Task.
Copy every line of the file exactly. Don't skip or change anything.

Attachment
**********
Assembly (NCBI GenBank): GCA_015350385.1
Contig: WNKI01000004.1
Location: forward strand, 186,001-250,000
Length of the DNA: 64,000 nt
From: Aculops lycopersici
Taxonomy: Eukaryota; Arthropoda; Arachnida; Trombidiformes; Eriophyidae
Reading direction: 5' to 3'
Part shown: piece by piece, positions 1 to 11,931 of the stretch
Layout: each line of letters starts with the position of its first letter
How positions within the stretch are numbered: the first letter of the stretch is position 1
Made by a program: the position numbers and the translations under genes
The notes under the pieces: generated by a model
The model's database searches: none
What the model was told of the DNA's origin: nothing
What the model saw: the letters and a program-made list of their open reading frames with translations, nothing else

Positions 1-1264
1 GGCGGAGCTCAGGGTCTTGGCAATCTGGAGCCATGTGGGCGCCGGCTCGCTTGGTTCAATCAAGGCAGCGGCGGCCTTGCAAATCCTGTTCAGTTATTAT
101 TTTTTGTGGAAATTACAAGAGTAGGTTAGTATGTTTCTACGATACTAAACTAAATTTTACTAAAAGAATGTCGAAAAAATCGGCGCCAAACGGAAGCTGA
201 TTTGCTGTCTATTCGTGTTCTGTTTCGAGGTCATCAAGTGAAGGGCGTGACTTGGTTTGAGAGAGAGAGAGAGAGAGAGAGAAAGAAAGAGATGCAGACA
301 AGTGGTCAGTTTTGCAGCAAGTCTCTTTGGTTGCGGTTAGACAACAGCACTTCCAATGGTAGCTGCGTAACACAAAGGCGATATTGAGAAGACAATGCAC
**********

Assembly (NCBI GenBank): GCA_015350385.1
Contig: WNKI01000004.1
Location: forward strand, 186,001-250,000
Length of the DNA: 64,000 nt
From: Aculops lycopersici
Taxonomy: Eukaryota; Arthropoda; Arachnida; Trombidiformes; Eriophyidae
Reading direction: 5' to 3'
Part shown: piece by piece, positions 1 to 11,931 of the stretch
Layout: each line of letters starts with the position of its first letter
How positions within the stretch are numbered: the first letter of the stretch is position 1
Made by a program: the position numbers and the translations under genes
The notes under the pieces: generated by a model
The model's database searches: none
What the model was told of the DNA's origin: nothing
What the model saw: the letters and a program-made list of their open reading frames with translations, nothing else

Positions 1-1264
1 GGCGGAGCTCAGGGTCTTGGCAATCTGGAGCCATGTGGGCGCCGGCTCGCTTGGTTCAATCAAGGCAGCGGCGGCCTTGCAAATCCTGTTCAGTTATTAT
101 TTTTTGTGGAAATTACAAGAGTAGGTTAGTATGTTTCTACGATACTAAACTAAATTTTACTAAAAGAATGTCGAAAAAATCGGCGCCAAACGGAAGCTGA
201 TTTGCTGTCTATTCGTGTTCTGTTTCGAGGTCATCAAGTGAAGGGCGTGACTTGGTTTGAGAGAGAGAGAGAGAGAGAGAGAAAGAAAGAGATGCAGACA
301 AGTGGTCAGTTTTGCAGCAAGTCTCTTTGGTTGCGGTTAGACAACAGCACTTCCAATGGTAGCTGCGTAACACAAAGGCGATATTGAGAAGACAATGCAC